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Posts Tagged ‘library20’

If you look down and over to the right there, you’ll see my Meebo widget – I think they’re great and wish I had more time to be ‘online’. (I like Chris B.’s ‘leave a message’ add-on.)

So, I decided to go in search of a library using Meebo. The library where I work uses Meebo, and after a lot of thought I decided it would be very beneficial for me to ‘anonymously’ ask about my library’s service. The IM service at my library, Brookfield Public Library, is managed by the Adult Services department (I work in Youth Services), and I have only rarely acted as a babysitter.

Since I already knew a bit about the service and its origins I started with some things I didn’t know. Like, how and when do they plan to evaluate it? The librarian on duty said there was no formal plan in place, but as long as people were using it they would continue to monitor it. She explained that they do keep statistics of how and when it’s used.

I noticed that she was typing with entirely correct grammar and punctuation so I asked her if more informal communication, like without caps, was permitted for staff answering im questions. She said that it was proper sentence structure was preferred. I had to ask that, because I never use caps in im… (Even at work!!) Now I know I probably should.

We also discussed the types of questions she gets (and I do know it was a female because there are no men on the reference desk…) as well as the types of users.  A lot of the questions are basic questions about library hours, or do you have this book – can you reserve it for me, but there are also in-depth, homework-oriented questions and she believes that those questions are usually coming from within the library.  So, our patrons using library computers are making use of the meebo widget on the website!

There was a lengthy discussion about whether or not new users are being reached this way and it actually continued in person when I revealed the next day what I’d done.  She isn’t sure how many new users we’re reaching, there have been a few, but we brainstormed for a while about where to put a widget to find those users out there.  There are lots of places and we decided we need to hire another person to go out and secure Meebo widget placement in the community. 🙂

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Lookee, lookee I’m on a trading card!

My creation, originally uploaded by ariafury.

I’ve been meaning to do one of these since some of my friends made them in Michaels 753 class last summer. Sometimes I don’t know where the time goes… Anyway, finally I’m trade-able!

Anybody wanna trade?

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Okay, I’ll admit it. My initial reaction when I heard the news of the Maricopa library dumping Dewey. I was immediately aghast, and against it. My instinct wanting to keep Dewey said, “Well, sure we have always talked about needing better signs to help find books in Non Fiction, but that’s all we need – no need to take away the call numbers too! How will anyone ever manage to find a specific book in a whole field full of ‘History’ books.”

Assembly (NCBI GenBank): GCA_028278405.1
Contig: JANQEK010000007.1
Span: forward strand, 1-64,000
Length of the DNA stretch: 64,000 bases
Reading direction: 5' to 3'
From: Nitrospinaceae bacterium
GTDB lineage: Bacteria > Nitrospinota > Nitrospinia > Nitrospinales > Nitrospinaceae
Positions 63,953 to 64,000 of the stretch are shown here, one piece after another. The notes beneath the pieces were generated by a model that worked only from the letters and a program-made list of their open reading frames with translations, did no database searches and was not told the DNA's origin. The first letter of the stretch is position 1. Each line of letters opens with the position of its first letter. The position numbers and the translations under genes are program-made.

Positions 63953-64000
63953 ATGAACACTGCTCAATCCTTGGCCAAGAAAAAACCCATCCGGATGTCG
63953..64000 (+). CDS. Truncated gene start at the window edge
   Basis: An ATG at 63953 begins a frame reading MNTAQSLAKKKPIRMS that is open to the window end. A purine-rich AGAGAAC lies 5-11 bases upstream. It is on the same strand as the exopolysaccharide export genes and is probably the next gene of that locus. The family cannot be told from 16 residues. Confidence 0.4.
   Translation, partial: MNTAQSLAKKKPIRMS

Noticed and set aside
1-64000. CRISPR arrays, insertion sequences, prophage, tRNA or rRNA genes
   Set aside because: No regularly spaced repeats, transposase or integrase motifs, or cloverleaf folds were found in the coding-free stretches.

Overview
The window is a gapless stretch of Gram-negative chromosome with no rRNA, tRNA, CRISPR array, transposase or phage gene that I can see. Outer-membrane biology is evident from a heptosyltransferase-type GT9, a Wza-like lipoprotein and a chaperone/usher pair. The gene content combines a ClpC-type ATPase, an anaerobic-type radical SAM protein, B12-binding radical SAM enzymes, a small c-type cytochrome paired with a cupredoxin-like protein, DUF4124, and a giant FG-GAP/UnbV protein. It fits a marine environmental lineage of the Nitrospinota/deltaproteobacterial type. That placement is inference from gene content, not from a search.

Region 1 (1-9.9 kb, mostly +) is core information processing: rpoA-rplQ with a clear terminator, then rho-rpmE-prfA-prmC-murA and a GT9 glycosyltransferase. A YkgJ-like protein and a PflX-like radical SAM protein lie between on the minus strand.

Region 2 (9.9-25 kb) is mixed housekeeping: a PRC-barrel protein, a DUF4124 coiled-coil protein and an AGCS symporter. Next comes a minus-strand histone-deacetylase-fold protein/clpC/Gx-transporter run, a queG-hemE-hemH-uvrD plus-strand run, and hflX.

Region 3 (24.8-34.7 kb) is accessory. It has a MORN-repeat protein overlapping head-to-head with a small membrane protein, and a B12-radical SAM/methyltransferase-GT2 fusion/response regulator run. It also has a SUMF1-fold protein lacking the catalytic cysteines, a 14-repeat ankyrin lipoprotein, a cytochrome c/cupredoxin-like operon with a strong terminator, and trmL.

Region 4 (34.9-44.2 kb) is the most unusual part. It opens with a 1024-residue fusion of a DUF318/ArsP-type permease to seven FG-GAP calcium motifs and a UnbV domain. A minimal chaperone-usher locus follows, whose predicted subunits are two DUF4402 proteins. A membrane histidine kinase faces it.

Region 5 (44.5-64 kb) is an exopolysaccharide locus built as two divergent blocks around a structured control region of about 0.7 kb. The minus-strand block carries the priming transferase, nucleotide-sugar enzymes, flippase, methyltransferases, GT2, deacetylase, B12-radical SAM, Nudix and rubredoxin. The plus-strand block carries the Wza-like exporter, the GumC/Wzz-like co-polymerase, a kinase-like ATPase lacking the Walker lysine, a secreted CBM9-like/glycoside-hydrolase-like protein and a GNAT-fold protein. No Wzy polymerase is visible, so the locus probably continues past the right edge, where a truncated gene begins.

As I pondered this and wondered how in the world the Maricopa’s new system could possibly work better, I wandered around the Net reading all about it. Then I found it – Gather No Dust: Doing it without Dewey – the blog that spelled it all out for me, and I felt really silly for not seeing ‘it’ sooner, as blatant as it was right there in front of me.

Even with better signs the Dewey numbers will still ‘scare’ patrons. Sometimes they won’t even consider going in to that part of the library. I don’t think it’s really that it’s hard, just that it’s very unfamiliar to many people. Now Maricopa has taken a layout and format that is already familiar to everyone, and essentially reformatted their library. It seems to work kind of like genre sections in Fiction, but instead of Horror you have Cooking or Gardening-Perennials. I like it. I think it could work really well.

I do have one suggestion that I think would help it be even more familiar to patrons and also make it easier to find things in a larger collection. At Maricopa they use subject labels and shelve them alphabetically by title – why not add the author’s last name to the label and shelve them the same way fiction is shelved. Browsing is still fully possible, and consistency always makes things easier.

Now how do we get everyone else in the world to realize this is a good idea?

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I got to thinking last night about a widget. I’m wondering if it would be possible to create a browser plug-in or widget that would link ISBNs, etc. from online shopping sites like Amazon back to whatever public library you choose. It seems like it would work. Most libraries have their catalogs online these days, so I say why not?! It would be a great way to take advantage of stronger search engines and bring in new users who might say – “You mean I can borrow this DVD from the library for free??” I had more last night, but was engaged in trying to sleep off the icks – so I might come back and update this when I’m thinking better… Any thoughts?

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